Three books on Indian modernism
Despite the rapid globalization of the art world, the history of modernism in India remains poorly understood outside of the subcontinent itself. Andrea Kirsh reviews three recent books that highlight South Asian artists active between the early 1930s and the end of the 20th century and explores their aesthetic relationships, both to western art history and to their local pictorial traditions. Anyone interested in what decolonization looks like in rich historical context should read on!

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Sonal Khullar, Worldly Affiliations: Artistic Practice, National Identity, and Modernism in India, 1930-1990, Oakland: University of California Press, 2015.

(UCLA Press Amazon)

Sonal Khullar, <em>Worldly Affiliations: Artistic Practice, National Identity, and Modernism in India, 1930-1990</em>, Oakland: University of California Press, 2015. Image courtesy of US Press.
Sonal Khullar, Worldly Affiliations: Artistic Practice, National Identity, and Modernism in India, 1930-1990, Oakland: University of California Press, 2015. Image courtesy of US Press.

Worldly Affiliations opens with work by contemporary artists: Zarina, Dayanita Singh, Nikhil Chopra, and others who have increasingly appeared in international exhibitions, art fairs and Western museums over the past twenty or so years. In response to the assumption of a global contemporaneity where, thanks to the internet, everyone reads “Artforum” — and “Artforum” increasingly covers work produced and shown throughout previously-ignored continents — Khullar emphasizes that Indian artists come from a locale with its own, complex history which is unlikely to be readily transparent to outsiders. She charts a modernist approach in Indian art from the 1930s to the 90s, in contrast to previous scholars who posited a colonial tradition which made a clean break in 1947, with Independence, after which India developed a modern movement.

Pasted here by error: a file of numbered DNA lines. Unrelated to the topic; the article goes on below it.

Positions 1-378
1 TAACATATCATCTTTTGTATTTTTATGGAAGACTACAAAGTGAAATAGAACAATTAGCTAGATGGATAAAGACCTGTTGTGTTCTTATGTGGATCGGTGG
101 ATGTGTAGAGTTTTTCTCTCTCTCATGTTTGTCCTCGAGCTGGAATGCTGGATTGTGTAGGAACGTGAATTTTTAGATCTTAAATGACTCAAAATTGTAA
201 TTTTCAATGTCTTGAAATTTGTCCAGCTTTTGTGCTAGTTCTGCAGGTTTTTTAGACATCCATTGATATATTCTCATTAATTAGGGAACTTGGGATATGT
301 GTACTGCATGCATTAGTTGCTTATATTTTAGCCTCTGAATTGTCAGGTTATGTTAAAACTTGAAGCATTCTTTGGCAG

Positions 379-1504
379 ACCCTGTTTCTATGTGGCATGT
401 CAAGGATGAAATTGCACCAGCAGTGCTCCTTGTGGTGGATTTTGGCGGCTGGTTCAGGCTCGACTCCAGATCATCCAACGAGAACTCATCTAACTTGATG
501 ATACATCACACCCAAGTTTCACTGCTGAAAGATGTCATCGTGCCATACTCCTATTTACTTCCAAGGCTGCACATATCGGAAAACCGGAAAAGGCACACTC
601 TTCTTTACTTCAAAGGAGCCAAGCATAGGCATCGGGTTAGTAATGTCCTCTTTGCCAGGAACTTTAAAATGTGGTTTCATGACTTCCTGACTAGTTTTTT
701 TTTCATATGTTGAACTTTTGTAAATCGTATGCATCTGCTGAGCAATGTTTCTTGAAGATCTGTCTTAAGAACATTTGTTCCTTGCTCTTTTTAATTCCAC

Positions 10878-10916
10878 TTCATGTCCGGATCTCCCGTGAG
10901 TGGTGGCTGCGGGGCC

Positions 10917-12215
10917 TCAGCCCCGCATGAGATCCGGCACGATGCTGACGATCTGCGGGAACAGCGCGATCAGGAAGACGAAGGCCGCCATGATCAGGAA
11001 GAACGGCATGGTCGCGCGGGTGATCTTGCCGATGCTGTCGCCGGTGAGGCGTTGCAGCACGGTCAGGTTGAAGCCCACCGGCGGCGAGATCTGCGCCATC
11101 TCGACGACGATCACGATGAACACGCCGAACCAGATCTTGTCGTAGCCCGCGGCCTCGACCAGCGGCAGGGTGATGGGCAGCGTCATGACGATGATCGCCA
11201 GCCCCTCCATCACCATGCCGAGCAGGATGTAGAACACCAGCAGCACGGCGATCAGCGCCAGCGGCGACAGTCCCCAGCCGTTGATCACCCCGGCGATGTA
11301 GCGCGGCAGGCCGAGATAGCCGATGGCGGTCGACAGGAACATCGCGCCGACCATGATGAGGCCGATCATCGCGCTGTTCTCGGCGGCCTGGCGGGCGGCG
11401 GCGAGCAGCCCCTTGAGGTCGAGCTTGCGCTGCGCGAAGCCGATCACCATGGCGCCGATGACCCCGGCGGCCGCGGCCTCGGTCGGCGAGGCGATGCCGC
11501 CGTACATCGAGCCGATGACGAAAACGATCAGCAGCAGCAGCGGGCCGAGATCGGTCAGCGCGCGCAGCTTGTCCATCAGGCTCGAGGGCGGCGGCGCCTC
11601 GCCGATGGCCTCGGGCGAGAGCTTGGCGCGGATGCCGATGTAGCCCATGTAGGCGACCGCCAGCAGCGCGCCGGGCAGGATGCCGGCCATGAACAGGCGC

Discussions of modernism beyond the West are fraught with disagreement over its nature and its relationship to the Western tradition that has dominated art history and criticism. Khullar’s modernism involves a negotiation between Western and Indian values. She describes “a system of transnational exchange and critique” that “refutes the idea that artists in India produced either modern art without modernism – disidentification with artistic practices in the West – or modernism marginally modified – Western norms re-purposed for non-Western contexts.” Her book is fully informed by scholarship on Orientalism, primitivism, nationalism and post-colonial studies, but is written with a clarity that makes it suitable for non-academic readers.

Khullar focuses on the careers of four painters, using them as case studies: Amrita Sher-Gil (1913-1941), Maqbool Fida Husain (1915-2011), K.G. Subramanyan (1924-2016) and Bhupen Khakhar (1934-2003). She situates them within a broad view of India’s art culture which includes institutions of art education and exhibition, critical discussion and writing, artists’ communities, interactions with Western art and artists (both in India and through travel abroad), and ongoing arguments about the appropriate artistic expression of a newly post-colonial state. The book is profusely illustrated, with numerous color plates – unusual, for a university press publication. This is crucial for artwork to which most readers will likely have little or no first-hand exposure. This volume is an important contribution to the study of Indian modernism and to the broader topic of modernism beyond the West.

Understanding Indian modernism

I am still struggling to understand Indian modernism, and must admit that I sometimes found it hard to see what Khullar describes. This is not a criticism; rather it acknowledges her assertion that Indian art has a history that is little-understood elsewhere. One problem is that I know most of the artworks only through reproduction – and the lack of dimensions in the captions for Khullar’s study makes it difficult to envision unknown works which range in scale from miniatures to murals. But beyond that, I am ever more tentative about my ability to gain an insider’s understanding. Three examples: despite the discussion of Sher-Gil’s incorporation of Western modernism with Indian subjects and artistic traditions, when I look at her paintings (and I actually saw two at Documenta 14), I am reminded of 1930s American regionalism — with a simplified representational style and a cosmopolitan artist’s romanticism of rural life.